I recently watched the session, “Reality Check: Getting to Scale” presented by John Simmons, Head of Product, InOrbit at the Robot Operations Conference. The talk was focused on John’s experiences in Operations at Bossa Nova and the lessons they learned as they scaled the robot fleet from 5-350 units. Bossa Nova manufactures inventory control robots for use in retail stores.
Problems Evolve as You Scale
One of the points John made was that the type of problems you face changes during different phases of deployment.
When you field your first 5 robots, you are really just trying to get the system to some basic level of functionality in the target environment. You are probably still heavily in an R&D mode and are working to productize your prototype.
From 5-50 fielded systems, the robot is actually able to perform the job you designed it for. These systems are often deployed as part of pilots. The customers are likely early adopters of technology, understanding of the immaturity of the systems and willing to provide feedback on the product.
Once you get to the 50-350 range of deployed systems, you are likely out of the pilot phase. New customers are less forgiving of mistakes. They don’t want their job to be made more challenging by the introduction of your robot into their workflow. You may need to train users on how do to their jobs in the presence of the robot. At this phase, there’s also a higher likelihood of unexpected scenarios that may cause technical or operational issues the system design didn’t account for. At this scale, the focus is on proving that you have the tools and processes to scale the deployments and operate efficiently. The problems you identify are more likely to be process problems than deep technical problems.
The last phase John talked about was the 350-1,000 deployed systems phase. The goal here is to demonstrate the ability of the product to drive ROI for the customer. The customer is purchasing the robot services in order to achieve some business goal. At this scale of deployment and maturity of the product, you should be able to demonstrate the business impact the deployed systems are delivering.
I found this framework useful since most deployments will transition through these phases just maybe not at the exact same deployment sizes. Having an understanding of the focuses of each phase and the challenges associated with upcoming phases is helpful to ensure proper product roadmap development.
Maturing the Operations Organization
John mentioned that the robotics industry needs to become a highly stable, exception driven industry. He discussed how initially, Bossa Nova assigned individual human observers for each robot to monitor the robot onsite and support troubleshooting. Remote support was executed by an operations team that was technically sophisticated and relied on a complex set of developer tools to troubleshoot issues. These tools connected directly to the robot and were often slow and difficult to work with.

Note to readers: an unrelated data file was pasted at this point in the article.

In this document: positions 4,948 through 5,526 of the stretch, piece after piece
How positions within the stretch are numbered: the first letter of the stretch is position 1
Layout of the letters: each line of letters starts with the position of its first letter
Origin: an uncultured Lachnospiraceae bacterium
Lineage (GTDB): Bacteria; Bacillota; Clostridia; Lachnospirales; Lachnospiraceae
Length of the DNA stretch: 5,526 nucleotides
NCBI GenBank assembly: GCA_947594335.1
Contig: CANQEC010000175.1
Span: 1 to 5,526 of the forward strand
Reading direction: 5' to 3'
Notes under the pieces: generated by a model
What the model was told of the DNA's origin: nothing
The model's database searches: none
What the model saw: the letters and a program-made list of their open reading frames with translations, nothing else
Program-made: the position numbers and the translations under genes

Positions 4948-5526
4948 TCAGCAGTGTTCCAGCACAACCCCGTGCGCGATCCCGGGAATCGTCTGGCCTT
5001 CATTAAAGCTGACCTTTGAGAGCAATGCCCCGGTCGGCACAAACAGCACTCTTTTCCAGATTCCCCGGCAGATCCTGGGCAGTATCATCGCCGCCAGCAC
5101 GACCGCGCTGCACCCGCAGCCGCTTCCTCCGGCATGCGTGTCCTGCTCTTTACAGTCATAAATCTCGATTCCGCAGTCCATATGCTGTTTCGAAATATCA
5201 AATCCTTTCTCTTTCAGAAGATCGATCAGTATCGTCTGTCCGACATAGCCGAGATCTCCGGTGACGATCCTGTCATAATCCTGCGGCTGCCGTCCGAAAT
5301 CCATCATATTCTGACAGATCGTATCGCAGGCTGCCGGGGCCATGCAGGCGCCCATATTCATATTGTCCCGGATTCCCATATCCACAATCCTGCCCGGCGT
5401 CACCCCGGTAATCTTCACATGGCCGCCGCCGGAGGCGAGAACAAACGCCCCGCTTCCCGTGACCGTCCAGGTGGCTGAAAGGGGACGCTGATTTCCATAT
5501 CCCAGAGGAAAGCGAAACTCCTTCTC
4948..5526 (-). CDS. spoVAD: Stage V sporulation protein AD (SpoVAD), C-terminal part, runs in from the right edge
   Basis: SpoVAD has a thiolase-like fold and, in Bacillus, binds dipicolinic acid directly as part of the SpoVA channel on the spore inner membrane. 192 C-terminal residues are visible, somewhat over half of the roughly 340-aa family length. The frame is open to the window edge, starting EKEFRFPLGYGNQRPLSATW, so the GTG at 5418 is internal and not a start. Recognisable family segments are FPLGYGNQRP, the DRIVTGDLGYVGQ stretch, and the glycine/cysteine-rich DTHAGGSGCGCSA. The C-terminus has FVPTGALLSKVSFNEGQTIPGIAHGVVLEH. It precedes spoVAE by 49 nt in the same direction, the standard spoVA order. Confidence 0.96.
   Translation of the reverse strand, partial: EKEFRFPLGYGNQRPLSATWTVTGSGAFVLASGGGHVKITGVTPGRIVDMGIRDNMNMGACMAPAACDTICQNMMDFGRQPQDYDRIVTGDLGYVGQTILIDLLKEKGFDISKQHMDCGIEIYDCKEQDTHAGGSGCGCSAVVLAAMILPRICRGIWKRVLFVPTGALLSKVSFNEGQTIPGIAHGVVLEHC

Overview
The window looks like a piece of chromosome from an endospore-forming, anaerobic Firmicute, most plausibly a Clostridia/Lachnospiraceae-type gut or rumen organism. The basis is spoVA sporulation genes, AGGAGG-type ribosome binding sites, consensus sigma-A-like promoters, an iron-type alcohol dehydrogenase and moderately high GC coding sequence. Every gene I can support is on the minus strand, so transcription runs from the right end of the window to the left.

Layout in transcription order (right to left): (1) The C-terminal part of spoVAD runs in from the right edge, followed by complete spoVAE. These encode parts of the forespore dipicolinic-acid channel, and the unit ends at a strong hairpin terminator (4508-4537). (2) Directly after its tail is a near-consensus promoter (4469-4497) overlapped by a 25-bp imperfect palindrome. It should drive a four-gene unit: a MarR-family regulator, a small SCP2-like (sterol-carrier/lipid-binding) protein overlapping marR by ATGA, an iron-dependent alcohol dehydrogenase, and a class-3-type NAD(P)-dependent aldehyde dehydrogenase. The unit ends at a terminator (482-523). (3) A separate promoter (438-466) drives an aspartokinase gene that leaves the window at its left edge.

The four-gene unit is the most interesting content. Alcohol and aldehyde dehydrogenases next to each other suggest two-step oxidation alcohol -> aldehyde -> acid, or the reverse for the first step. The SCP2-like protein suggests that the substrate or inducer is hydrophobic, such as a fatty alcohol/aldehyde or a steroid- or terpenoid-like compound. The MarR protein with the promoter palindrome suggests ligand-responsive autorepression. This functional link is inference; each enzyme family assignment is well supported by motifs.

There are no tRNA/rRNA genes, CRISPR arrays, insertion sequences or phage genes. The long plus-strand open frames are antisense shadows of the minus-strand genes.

As the scale of deployments grew, these solutions were not scalable. They removed the human observers and were then exposed to a series of new issues that weren’t encountered previously when the observers were present. They began to distinguish responsibilities between initial support technician roles and the more technical technicians. Relying on lower skilled technicians to provide the initial tier of support lowered costs but also meant that they need to invest in simpler debugging and troubleshooting tools. The original tools were generally overkill most of the time so the simpler tools also improved response time. They eventually moved the initial onsite and remote support to a 3rd party, further reducing the support costs. In order to do this effectively, they needed reliable systems but also the training materials and mature product documentation to enable the 3rd party to be effective.
John also distinguished between two types of problems found in robotics deployments. In the beginning, there are a series of very technical problems that need to be solved by the engineering team. The logging and monitoring infrastructure may make it difficult to answer basic questions regarding the types of issues that are occurring and the root cause. As the deployments scale, the Operations team needs to provide more actionable data to engineering. They need tools and processes that can aggregate data from across the fleet and provide data-based list of priorities to the engineering team. This includes getting reliable data to show what was escalated to engineering and better metrics around resolution times. In addition to more detailed data, the Engineering and Operations team will need to collaborate more closely to reduce the time to resolve issues.
As the more frequent technical issues are identified and addressed, the scale of the deployment exposes other issues which are categorized as operational problems. These can be addressed with operations management tools. This can include defining processes, runbooks, or SOPs so that lessons learned from the field can be captured and the overall efficiency of operations support can be improved.
I enjoyed this talk and the perspective John provided on deploying robotics systems at scale. As more and more robotics systems are deployed in the real world, increasingly in semi or unstructured environments and in collaboration with people, it’s important to share best practices so we can avoid common pitfalls and speed up the adoption of these systems.